Food tribes are the engaged, passionate, self-aware consumers who are confident enough to challenge convention in pursuit of better options for themselves and for others.
Picture for a moment any of the following food tribes: vegan, paleo, freegan, urban homesteader or biohacker. Maybe a stereotype comes to mind, or maybe an appreciation based upon a good understanding the values and beliefs of someone you know. Regardless of what picture came up, I hope to share an idea that may help shift the way you think of food tribes.
Food tribes are often innovators, problem solvers, disrupters, influencers, advocates, trend setters, entrepreneurs, opinionated and self-confident. They tend to be committed to, and guided by, strong values and beliefs, and often act as a broadcast-signal communicating the deepest values of the food revolution.
For the food revolution, food tribes can serve as a source of inspiration or an opportunity to understand and connect deeply to the values driving change in the industry both among the core change agents and among mainstream consumers and companies as well.
Food tribes are the engaged, passionate, self-aware consumers who are confident enough to challenge convention in pursuit of better options for themselves, the environment, animals and society. They have been leading the food movement for decades, sometimes quietly influencing those they love and their inner circles, others actively calling for and leading reform.
Many find their way to their tribe following a desire for something better a better way of being or living. Many are following ethical beliefs and a desire for a greater alignment between their beliefs and their way of living (and eating). Others are looking for a clear set of norms to help them navigate a landscape of unhealthy, unethical and unsustainable conventional food and lifestyle options that have become the norm in our country.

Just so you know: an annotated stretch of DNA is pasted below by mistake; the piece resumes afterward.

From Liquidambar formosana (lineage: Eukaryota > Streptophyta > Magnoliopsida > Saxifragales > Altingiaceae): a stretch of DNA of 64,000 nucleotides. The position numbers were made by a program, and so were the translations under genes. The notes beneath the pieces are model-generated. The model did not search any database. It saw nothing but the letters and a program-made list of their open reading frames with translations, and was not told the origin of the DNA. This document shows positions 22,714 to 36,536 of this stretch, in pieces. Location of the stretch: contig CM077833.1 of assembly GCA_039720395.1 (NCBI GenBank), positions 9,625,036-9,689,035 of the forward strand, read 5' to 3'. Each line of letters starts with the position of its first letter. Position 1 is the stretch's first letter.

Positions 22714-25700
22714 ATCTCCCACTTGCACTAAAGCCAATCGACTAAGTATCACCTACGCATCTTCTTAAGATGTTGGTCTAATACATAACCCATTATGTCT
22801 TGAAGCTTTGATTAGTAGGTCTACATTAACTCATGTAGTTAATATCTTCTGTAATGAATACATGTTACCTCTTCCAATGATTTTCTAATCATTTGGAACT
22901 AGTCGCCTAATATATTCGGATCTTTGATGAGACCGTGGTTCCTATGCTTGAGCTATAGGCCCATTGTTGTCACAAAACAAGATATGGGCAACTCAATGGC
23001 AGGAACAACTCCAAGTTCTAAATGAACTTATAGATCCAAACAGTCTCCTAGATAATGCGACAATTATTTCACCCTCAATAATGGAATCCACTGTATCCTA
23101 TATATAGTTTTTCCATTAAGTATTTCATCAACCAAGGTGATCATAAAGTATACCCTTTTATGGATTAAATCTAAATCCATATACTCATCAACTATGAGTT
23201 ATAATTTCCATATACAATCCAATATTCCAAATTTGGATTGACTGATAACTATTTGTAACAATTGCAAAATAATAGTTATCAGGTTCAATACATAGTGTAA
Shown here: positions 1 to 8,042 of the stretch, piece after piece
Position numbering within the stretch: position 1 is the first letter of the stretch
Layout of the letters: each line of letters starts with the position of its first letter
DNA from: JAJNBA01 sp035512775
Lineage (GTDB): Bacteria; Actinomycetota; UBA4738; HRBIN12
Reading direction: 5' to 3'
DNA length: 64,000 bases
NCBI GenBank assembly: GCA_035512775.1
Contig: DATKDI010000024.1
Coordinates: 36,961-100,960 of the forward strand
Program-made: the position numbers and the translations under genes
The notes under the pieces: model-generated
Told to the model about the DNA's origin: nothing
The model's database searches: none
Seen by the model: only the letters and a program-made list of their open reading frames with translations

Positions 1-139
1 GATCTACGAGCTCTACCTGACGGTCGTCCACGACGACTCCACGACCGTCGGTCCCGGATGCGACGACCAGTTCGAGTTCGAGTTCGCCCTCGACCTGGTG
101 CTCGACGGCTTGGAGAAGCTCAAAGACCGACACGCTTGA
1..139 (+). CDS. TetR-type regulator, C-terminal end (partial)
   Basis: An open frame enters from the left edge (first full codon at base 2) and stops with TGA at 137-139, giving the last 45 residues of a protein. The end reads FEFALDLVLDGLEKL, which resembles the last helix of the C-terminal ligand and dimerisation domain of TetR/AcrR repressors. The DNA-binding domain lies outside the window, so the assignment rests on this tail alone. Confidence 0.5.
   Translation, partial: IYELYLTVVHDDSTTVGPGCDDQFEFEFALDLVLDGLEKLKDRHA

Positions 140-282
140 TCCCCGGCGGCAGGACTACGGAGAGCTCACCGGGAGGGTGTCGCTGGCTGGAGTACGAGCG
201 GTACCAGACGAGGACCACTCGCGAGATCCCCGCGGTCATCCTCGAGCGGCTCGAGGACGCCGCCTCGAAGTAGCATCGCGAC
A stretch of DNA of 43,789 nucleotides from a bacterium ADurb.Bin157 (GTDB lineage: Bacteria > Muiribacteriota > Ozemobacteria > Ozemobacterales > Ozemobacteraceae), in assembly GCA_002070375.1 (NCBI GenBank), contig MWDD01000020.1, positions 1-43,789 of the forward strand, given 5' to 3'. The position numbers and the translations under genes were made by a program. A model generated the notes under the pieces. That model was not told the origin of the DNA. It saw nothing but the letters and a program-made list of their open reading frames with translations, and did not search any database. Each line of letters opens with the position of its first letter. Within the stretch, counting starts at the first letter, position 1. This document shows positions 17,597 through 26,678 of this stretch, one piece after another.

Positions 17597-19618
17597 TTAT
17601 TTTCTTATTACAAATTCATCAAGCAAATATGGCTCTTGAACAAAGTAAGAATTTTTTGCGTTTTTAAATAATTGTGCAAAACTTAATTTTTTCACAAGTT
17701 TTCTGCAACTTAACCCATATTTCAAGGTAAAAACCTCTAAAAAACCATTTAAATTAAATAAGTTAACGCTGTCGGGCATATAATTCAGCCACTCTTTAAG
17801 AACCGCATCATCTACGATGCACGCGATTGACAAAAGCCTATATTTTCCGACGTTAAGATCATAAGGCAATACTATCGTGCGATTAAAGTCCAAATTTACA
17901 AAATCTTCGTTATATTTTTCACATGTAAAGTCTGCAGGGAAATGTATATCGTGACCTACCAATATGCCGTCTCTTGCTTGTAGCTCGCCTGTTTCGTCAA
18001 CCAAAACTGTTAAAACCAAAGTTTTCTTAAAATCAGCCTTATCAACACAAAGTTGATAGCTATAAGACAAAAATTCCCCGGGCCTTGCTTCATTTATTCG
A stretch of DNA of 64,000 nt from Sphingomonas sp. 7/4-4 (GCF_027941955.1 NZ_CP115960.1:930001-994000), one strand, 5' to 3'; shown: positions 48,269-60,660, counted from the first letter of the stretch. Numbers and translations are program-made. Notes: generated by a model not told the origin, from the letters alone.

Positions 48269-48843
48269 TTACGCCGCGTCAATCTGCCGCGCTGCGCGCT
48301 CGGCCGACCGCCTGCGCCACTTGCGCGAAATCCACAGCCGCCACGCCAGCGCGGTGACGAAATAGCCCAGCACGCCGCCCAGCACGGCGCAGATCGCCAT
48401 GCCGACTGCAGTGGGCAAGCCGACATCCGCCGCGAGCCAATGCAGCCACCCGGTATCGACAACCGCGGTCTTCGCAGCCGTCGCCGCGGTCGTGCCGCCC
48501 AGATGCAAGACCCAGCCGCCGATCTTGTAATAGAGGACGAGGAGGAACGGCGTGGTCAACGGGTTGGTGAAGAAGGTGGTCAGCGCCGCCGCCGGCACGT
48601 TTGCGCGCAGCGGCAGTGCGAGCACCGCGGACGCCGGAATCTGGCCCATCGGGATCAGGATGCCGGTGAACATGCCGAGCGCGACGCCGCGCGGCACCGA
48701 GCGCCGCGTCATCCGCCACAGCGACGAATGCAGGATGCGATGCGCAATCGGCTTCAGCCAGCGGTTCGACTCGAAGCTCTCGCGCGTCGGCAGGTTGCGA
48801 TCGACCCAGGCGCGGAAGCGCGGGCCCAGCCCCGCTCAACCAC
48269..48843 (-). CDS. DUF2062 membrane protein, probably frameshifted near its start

Through the process of adopting a lifestyle which works against cultural conventions, food tribe members need to rebuild their lives around food. As a result, they focus their efforts on building food into their lives and making it a priority, not just a requirement for survival. Regardless of their original motivations or the food tribe they belong to, tribe members usually become more self-aware and conscious of the impact food has on their well-being and on the well-being of others which are part of the food system (environment, animals and society).
Food tribes are important to understanding the food revolution and the changing food landscape. A food tribe is defined as a social group linked by a set of common values and beliefs which shape one's food and lifestyle choices. In most cases tribe values and beliefs are deeply held and often a defining characteristic of one's personal identity. Food tribes include:
- Kill what you eat
- Food sharing
- Food swappers
- Zero wasters
- Urban homesteaders
- Body ecology
They are an important and driving force of the food movement. While individually their numbers are small, together they create a large impact:
- They inspire and fuel many of the hundreds of little food movements in the industry.
- They influence and inspire those around them.
- Their beliefs motivate many passionate activists.
- They inspire innovation among entrepreneurs.
- They influence mainstream culture directly and indirectly.
Today with trust in conventional food norms and companies at dramatic lows, and with the growing consumer awakening and role of higher-order values influencing consumer decision-making, food tribes, with their strong values and beliefs, provide mainstream consumers a source of information, food and lifestyle norms and inspiration.
An overlap in values across different food tribes is helping to create change in the food system. These commonly shared values unite otherwise very different food tribes include:
- Protecting the environment
- Valuing pre-industrialized ways of living/eating
- Buying responsibly-produced food
- Understanding where your food comes from
- Supporting local business and small-scale agriculture
- Growing self-awareness
- Simplifying aspects of life
- Buying whole, less-processed, higher quality foods
- Valuing nutrient rich foods
- Seeking personalized solutions to well-being
- Looking to food and lifestyle as medicine or proactive health maintenance
- Including ethics, environment, animal welfare, social causes in buying decisions
Regardless of your perspective (activist, entrepreneur, manufacturer, farmer, retailer, consumer, etc.) we all can learn something by studying the values and beliefs of food tribes. We don't need to adopt their way of living, but if we study them and listen openly we can be inspired, learn to empathize or work to better connect with the values reshaping the food movement.
How are you engaging different food tribes?